Liked by 1 person

  5. Eunice October 14, 2019 / 12:05 pm

    If you’re a grumpy old misery then so am I, I really hate noisy kids. When I’m going to work in the afternoon there’s a particularly noisy bunch at the bus stop, with the mothers being equally noisy in telling them off – I will purposely miss the bus they get on as I just don’t want to hear it! Whatever happened to ‘children should be seen and not heard’?!

    When I read your first couple of sentences I thought at first you were talking about this year as there’s been train chaos/delays/cancellations for months – Michael almost missed his flight to Ireland a couple of weeks ago because his train was cancelled 😦 I love steam locos though this is one journey I’ve never been on.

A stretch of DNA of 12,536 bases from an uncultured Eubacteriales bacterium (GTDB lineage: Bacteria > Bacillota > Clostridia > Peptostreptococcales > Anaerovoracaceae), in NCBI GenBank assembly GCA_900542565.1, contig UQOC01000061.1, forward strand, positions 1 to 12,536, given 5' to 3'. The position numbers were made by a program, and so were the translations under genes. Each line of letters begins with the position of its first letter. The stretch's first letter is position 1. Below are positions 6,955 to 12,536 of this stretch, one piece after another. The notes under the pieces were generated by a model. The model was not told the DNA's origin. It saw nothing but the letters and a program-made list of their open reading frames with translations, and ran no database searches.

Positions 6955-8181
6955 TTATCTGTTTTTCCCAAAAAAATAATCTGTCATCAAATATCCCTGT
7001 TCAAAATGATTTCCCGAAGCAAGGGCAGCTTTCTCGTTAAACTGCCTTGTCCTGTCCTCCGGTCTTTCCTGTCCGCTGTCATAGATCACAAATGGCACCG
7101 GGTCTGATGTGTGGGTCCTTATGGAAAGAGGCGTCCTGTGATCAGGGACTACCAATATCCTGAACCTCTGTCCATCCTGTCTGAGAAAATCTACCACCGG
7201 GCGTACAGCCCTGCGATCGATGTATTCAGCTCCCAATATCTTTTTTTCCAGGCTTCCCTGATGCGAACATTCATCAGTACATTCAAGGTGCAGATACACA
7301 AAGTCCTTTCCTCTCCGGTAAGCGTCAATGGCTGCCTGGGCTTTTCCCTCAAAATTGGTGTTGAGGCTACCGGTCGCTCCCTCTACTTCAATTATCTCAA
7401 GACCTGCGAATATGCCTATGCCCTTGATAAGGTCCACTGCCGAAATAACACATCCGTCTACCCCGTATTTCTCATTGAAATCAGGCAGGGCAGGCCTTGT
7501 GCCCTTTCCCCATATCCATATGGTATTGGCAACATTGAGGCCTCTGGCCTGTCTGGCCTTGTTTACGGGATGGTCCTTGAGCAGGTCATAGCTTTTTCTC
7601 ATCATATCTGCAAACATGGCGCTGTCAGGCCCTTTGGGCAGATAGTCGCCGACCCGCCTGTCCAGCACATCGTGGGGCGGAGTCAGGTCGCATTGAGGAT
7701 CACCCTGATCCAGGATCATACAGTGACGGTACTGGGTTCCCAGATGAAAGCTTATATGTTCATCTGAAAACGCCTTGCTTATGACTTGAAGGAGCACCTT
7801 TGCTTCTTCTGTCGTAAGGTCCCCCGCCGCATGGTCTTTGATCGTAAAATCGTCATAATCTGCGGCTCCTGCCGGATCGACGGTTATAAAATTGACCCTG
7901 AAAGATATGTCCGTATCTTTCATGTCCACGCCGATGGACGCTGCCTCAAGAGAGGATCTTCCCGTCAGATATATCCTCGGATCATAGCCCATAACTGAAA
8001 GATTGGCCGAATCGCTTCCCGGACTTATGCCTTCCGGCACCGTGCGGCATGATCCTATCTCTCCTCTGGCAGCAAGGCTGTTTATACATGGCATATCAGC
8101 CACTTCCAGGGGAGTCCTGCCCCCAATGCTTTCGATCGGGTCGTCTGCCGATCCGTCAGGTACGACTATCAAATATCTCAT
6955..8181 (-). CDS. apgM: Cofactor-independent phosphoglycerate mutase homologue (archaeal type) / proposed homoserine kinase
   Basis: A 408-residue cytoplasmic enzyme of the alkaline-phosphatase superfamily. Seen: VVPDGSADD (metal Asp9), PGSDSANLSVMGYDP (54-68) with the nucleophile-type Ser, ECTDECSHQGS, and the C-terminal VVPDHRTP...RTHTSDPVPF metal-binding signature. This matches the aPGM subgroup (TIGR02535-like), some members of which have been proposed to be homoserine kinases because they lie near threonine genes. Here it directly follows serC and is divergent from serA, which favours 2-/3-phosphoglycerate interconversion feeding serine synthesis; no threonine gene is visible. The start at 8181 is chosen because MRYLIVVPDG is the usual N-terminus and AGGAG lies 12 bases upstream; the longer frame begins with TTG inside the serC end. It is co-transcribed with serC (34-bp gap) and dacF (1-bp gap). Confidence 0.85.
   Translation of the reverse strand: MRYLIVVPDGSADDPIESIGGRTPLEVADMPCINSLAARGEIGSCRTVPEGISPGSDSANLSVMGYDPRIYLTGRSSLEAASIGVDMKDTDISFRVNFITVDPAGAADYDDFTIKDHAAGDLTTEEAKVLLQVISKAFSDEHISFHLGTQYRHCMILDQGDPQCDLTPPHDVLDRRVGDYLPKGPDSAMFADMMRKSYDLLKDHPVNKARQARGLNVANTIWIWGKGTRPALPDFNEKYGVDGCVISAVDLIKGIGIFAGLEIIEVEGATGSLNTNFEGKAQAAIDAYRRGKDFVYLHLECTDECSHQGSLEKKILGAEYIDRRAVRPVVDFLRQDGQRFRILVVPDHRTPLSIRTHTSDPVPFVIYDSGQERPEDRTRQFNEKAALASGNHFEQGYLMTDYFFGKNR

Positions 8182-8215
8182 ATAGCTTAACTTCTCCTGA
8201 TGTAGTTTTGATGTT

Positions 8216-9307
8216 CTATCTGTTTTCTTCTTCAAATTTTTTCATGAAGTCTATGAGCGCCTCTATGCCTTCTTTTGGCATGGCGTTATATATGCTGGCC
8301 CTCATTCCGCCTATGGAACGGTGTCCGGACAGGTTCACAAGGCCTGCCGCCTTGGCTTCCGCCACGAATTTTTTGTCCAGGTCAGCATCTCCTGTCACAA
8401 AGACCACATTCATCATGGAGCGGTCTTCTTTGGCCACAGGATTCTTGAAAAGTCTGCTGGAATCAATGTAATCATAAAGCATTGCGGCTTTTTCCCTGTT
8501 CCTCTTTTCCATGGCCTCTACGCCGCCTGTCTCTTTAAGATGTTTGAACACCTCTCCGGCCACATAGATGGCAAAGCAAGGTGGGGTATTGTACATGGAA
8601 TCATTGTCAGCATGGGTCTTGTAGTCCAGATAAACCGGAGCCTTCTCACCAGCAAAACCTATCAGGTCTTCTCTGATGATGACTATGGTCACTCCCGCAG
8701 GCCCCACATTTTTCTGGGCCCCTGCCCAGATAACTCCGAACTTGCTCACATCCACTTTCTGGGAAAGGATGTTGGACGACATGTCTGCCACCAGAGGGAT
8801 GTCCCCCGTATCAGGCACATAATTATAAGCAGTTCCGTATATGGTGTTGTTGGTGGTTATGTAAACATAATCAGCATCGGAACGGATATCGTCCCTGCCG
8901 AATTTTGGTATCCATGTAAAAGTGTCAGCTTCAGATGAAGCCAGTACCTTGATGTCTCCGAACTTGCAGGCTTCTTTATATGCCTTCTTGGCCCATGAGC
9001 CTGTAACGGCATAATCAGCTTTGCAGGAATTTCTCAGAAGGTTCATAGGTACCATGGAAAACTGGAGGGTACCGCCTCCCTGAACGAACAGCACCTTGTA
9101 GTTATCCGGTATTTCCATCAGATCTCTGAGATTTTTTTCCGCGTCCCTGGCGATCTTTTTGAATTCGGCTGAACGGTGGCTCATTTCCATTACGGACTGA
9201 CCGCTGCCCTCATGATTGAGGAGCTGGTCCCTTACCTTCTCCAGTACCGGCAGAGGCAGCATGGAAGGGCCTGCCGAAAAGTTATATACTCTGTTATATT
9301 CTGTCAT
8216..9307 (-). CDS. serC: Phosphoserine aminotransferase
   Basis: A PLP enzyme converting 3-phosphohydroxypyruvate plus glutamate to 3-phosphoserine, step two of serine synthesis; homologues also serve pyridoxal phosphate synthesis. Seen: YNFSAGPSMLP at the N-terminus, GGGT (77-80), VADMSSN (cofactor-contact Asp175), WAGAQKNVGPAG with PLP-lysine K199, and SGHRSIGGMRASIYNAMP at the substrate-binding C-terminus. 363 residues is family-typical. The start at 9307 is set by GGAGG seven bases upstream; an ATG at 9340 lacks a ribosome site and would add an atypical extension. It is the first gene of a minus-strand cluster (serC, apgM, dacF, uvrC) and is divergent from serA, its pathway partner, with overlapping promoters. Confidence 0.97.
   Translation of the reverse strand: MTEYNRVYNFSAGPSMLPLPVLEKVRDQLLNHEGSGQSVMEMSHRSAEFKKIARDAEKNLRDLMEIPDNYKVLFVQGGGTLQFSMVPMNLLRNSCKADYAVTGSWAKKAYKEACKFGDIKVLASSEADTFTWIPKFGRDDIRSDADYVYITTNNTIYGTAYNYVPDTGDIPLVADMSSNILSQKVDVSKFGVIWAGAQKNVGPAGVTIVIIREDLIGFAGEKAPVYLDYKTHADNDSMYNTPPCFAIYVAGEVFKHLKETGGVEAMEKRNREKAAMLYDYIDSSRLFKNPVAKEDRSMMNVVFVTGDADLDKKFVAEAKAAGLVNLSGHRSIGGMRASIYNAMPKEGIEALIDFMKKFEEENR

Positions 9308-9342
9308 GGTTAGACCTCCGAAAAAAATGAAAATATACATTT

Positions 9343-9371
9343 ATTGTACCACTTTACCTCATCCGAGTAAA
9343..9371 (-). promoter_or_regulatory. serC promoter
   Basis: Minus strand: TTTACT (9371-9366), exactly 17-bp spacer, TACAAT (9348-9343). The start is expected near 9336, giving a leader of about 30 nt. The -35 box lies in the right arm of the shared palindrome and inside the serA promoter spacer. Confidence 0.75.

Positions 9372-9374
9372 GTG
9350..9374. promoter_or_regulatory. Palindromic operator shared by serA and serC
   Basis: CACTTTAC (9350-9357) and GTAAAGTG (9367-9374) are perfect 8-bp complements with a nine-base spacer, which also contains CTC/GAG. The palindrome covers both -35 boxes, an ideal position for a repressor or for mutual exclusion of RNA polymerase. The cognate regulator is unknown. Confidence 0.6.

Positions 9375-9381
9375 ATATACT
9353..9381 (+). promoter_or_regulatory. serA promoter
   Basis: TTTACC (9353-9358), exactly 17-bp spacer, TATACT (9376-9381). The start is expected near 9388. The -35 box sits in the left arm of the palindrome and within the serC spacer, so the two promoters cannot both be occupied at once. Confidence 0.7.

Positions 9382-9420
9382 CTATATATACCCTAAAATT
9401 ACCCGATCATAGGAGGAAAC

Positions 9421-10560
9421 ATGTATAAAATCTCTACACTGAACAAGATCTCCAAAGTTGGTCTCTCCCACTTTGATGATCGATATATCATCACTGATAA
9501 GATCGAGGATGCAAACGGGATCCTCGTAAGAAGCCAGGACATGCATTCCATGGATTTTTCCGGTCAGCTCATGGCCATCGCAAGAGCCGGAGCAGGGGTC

Liked by 1 person

    • Welcome to the Beautiful North October 14, 2019 / 12:31 pm

      Fortunately, I have only encountered one delayed train this year. That being said, I haven’t been travelling as much this year. For me, it’s the shrieking and screaming of high-pitched little voices, running around unsupervised and kicking and banging on the seats behind. I just don’t like noise, whether it’s adults, kids or very loud music. My ear plugs are well utilised 🙂


  6. bitaboutbritain October 29, 2019 / 5:24 pm

    Lovely shots of Haverthwaite! I’m afraid I tend to be in the grumpy club too. One of the loveliest sounds in the world is children playing happily but, like everything else, there’s a time and place. You can’t blame the kids (normally) – but parents who want to share their children on public transport or in restaurants need to do community service or something.

    Liked by 1 person